This is essentially a link post to a series of “Going Digital” articles (one of my most popular posts on my “Taotwits-Too-Big-To-Tweet” blog). I decided to link to it from FiD given the interest in the subject among the FiD Tribe.Here …
Please follow this link to listen to the discussion: VPEC-T Discussion A discussion about the VPEC-T thinking framework with an Advertising and Marketing team.After this discussion, the team used VPEC-T to re-examine an Advertising & Mark…
My apologies to René Magritte, as I appropriate his point, if not his iconic painting. After I posted “Storming on Design”, it sparked a discussion with theslowdiyer around context and change. In that discussion, theslowdiyer commented: ‘you don’t adhere to a plan for any longer than it makes sense to.’ Heh, agree. I wonder if […]
People like easy answers. Why spend time analyzing and evaluating when you can just take some thing or some technique that someone else has already put to use and be done with it? Why indeed? I mean, “me too” is a valid strategy, right? And we don’t want people to get off message, right? And […]
Vee-Peck-TeaFurther to my recent post on LinkedIn VPEC-T: A Ten Minute How To Guide, below are a few slides on preparing the audience for a VPEC-T workshop. Ecosystem Behavior Analysis by Nigel Green on Scribd or view pdf here.In this real example, the…
Please take a look at this video to give the rest of this post a bit of context:
Can we look to the Unicorns for inspiration? I recall a discussion I had with a few Silicon Valley types at OSCON London recently. I asked a very genuine question:
“How do the likes of Netflix, Paypal, Uber etc. approach Governance?”
The answer: “We don’t use that word, in Silicon Valley!”
This got me thinking; surely things must be driven towards some sort of order? And then, maybe my mental model was wrong. Maybe if I put on my “Complex Adaptive” hat (ref. Cynefin), I will see that the architecture must evolve, in chunks of context specific outcomes, over time. And in this approach, is “Goodness” ( a la Dan Ward above) the key measure of alignment with the outcome?; in a Complex system, the bad are attenuated, and the good amplified – this is how, useful (fit-for-purpose), solutions evolve. So, maybe, it’s not about driving things to a predetermined outcome; maybe instead, it’s about orchestrating and encouraging adoption of practice that delivers context-specific “goodness” (in Dan Ward’s sense of the word).
It strikes me that there appears to be a close relationship between Dand Ward’s Complexity/Goodness model (describe in the video above) to this one:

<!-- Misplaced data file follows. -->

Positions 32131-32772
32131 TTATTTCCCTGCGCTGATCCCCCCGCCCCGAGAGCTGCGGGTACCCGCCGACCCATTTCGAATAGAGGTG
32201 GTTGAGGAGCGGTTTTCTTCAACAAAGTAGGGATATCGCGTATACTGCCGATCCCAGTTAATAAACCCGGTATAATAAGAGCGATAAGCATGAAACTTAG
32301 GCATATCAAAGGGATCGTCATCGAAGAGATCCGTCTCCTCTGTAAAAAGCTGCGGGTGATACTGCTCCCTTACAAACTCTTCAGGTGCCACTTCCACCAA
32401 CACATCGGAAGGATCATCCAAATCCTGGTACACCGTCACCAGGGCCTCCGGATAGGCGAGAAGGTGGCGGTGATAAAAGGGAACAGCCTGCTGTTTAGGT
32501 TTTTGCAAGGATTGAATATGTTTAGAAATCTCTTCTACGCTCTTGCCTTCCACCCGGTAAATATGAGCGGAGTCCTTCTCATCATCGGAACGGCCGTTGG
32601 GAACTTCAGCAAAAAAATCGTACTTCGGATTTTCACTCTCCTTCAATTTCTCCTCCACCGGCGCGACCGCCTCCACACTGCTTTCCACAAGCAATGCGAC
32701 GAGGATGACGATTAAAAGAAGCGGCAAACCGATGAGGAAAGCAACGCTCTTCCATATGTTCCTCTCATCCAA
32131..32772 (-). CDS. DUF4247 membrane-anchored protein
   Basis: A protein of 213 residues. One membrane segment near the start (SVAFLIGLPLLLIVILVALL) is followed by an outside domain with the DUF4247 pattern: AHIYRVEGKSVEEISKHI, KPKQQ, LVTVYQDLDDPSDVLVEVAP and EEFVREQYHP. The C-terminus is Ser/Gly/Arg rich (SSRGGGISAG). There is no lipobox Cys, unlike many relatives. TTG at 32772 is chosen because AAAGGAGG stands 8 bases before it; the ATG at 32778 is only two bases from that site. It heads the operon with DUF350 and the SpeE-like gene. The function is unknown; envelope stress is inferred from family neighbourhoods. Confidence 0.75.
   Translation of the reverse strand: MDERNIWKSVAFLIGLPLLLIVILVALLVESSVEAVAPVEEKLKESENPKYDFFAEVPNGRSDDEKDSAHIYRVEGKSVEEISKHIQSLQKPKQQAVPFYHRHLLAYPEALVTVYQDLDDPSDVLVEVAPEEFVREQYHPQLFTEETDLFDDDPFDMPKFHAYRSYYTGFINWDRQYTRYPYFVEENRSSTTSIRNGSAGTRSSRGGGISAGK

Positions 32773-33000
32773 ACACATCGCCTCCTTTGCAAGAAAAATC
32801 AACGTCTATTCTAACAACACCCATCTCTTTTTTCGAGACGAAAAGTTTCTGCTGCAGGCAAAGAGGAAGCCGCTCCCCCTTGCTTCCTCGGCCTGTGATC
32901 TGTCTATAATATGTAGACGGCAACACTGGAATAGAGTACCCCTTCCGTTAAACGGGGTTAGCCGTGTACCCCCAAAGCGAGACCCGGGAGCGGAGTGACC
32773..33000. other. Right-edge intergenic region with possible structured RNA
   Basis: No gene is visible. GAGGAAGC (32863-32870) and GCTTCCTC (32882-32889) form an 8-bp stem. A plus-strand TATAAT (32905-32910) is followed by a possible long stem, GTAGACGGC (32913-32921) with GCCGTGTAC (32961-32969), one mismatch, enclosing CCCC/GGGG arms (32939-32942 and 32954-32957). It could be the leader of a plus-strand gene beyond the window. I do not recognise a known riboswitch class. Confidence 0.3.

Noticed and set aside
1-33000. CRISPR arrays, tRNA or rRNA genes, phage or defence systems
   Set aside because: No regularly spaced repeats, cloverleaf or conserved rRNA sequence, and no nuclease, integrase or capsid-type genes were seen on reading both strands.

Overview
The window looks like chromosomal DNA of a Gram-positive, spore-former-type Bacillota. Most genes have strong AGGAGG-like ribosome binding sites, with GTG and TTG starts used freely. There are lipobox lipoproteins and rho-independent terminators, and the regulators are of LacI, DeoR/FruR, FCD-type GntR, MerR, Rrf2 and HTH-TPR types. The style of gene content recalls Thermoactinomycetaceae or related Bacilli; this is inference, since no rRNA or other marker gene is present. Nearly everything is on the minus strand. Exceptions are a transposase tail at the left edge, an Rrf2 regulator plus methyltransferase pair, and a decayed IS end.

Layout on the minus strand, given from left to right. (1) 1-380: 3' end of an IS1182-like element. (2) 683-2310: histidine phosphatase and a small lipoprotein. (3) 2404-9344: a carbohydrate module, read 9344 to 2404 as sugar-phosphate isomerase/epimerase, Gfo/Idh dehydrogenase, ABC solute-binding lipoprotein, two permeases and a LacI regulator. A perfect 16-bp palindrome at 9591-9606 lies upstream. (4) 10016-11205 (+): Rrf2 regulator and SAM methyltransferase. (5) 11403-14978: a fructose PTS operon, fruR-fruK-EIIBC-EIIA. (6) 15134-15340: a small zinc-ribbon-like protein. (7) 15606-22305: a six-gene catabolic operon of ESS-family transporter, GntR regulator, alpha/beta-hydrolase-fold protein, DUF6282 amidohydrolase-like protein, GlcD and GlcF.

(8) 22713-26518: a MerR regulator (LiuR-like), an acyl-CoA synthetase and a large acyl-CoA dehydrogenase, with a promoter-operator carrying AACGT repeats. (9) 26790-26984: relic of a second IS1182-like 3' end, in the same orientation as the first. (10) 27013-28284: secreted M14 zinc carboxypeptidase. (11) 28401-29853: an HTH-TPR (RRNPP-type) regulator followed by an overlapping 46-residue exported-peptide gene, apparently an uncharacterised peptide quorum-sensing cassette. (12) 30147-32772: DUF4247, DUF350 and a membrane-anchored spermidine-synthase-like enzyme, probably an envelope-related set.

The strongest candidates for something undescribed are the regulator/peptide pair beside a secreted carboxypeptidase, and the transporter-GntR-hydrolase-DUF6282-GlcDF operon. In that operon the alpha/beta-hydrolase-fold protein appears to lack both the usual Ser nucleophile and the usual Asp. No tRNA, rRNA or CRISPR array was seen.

Although ‘User Happiness” is only one context: a Value System. Another might be ‘The Regulator’. Is it true, however, that focusing on simplicity, and context-specific “Goodness”, are we more likely to satisfy both?
Hence my question – Should “GOODNESS” replace “GOVERNANCE”? Or, indeed, is this what they already do in Silicon Valley? I’m sure there’s much more to understand – but I think it’s a good question for debate!
I believe we need rethink the Enterprise Architecture practice. I favour starting from a ‘Systems Thinking’ foundation, and therefore go back to John Boyd’s OODA loop: https://en.wikipedia.org/wiki/OODA_loopand Dan Ward’s Simplicity Cycle. Please take…
“Emergent” is a word that I run into from time to time. When I do run into it, I’m reminded of an exchange from the movie Gallipoli: Archy Hamilton: I’ll see you when I see you. Frank Dunne: Yeah. Not if I see you first. The reason for my ambivalent relationship with the word […]
Chuck Blakeman Crankset:
Dan Ward – all of his series are great, but if you’re short on time, just watch the first and last for now:
Back to 5Di, we have a ‘T’ shape service portfolio; The T-bar is the Change Design journey described in the Found In Design un-book and the T-column are technology services focused on Cloud-Native architectures and integration.
- Keep things simple as possible
- Work on interesting projects
- Deliver value for money
- Share rewards
- Be clear, concise and transparent.
- We make sure all in the 5Di team get a good day-rate compared to them going to market individually ‘contracting’.
- We make a reasonable markup on the fee, but then everybody gets a slice of 5Di’s year-end profits.
- We are like-minds who *want* to work with each other (most of us have in the past).
- We are all motivated to do a great job for the client – all our work is through referral.
- As a team we attract other great talents through our collective personal network – I’m getting requests to join the 5Di family weekly.
or how we aim to grow our trees together.https://www.flickr.com/photos/rod_waddington/14070411621 Up until recently, 5Di Ltd. was the commercial vehicle for my Change Design and Advisory services. This is changing as I write; 5Di will become a ‘Team’ w…
… anymore.A few people have asked why I call myself a Change Designer rather than an Enterprise Architect. The reason is simple: the EA label misrepresents what I do.The popular understanding of Enterprise Architect is:attached to an I.T. view …
- attached to an I.T. view of the world – I’m not only focused on I.T.
- often synonymous with large arcane frameworks like TOGAF – I dislike them
- regarded as slow, top-down, big modelling up front etc – I prefer Dan Ward’s F.I.R.E. approach.
- They are two simple words, that together, explain what I do – I Design Change (transformational or otherwise).
- They don’t t limit me to only focus on I.T. – but, at the same time, they don’t exclude I.T.
- Much of my thinking and toolset come from the world of “Design Thinking” (and Systems Thinking, Complexity Science etc.).